The 86th Legislature runs from Jan. 8 to May 27. From the state budget to health care to education policy — and the politics behind it all — we focus on what Texans need to know about the biennial legislative session.
Lt. Gov. Dan Patrick has been the biggest agenda-setter in state leadership in recent legislative sessions. With a narrower majority in the Senate, a closer result in his last election and a new House speaker in place, he's a bit quieter.
Bonnen’s unanimous election marks a new era of Texas House leadership for the first time in a decade. Meanwhile, the leader of the Texas Senate, Lt. Gov. Dan Patrick, was conspicuously absent on opening day.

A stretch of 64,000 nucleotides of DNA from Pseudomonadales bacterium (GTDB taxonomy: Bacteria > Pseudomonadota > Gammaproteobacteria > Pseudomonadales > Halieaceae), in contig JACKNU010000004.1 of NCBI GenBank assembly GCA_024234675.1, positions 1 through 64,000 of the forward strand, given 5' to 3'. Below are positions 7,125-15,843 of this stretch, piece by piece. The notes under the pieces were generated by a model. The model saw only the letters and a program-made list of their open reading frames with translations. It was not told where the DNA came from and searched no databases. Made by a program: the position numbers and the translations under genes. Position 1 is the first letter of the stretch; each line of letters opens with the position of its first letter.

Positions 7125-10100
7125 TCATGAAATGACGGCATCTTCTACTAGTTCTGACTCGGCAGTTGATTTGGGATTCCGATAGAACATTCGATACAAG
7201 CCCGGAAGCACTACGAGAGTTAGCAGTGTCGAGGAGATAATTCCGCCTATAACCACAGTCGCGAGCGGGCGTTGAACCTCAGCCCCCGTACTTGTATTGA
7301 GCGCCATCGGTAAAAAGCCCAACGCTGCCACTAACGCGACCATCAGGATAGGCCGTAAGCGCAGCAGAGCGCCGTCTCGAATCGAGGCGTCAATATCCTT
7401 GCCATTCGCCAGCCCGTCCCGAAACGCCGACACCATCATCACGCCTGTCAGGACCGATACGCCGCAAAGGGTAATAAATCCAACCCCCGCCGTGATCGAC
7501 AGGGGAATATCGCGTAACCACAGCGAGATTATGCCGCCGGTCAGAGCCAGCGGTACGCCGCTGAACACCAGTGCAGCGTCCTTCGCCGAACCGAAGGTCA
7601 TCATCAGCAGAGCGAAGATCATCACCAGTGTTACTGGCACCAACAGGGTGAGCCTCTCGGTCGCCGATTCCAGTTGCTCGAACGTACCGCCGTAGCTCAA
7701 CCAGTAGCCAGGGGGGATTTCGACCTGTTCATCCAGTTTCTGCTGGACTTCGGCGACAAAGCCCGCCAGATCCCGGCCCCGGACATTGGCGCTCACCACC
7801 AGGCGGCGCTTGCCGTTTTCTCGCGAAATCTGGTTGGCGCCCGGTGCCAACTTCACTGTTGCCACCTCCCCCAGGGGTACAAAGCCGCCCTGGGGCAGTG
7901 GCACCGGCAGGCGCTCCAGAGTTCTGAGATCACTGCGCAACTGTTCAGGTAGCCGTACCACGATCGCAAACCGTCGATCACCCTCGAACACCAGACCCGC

Advocates for state workers are calling for increased pay after a State Auditor’s Office report released in December found that agency turnover was at 19.3 percent in the 2018 budget year. The top reasons employees said they left were retirement, better pay and benefits and poor working conditions.
The Texas Legislature is about to kick off its first session since three licensed marijuana dispensaries opened in the state, providing cannabis products for hundreds of patients. Now advocates are hopeful that lawmakers are ready to dramatically expand that program to thousands more Texans who stand to benefit.
This year alone, 18 states increased their minimum wage and 30 states now have a minimum wage that exceeds the federal government's $7.25-per-hour rate. Many of Texas' major cities have boosted pay, too. Will the state follow suit?
The Texas Commission on Public School Finance — created last year to scrutinize the way the state funds K-12 education — finalized a report on Wednesday that includes more than 30 recommended improvements.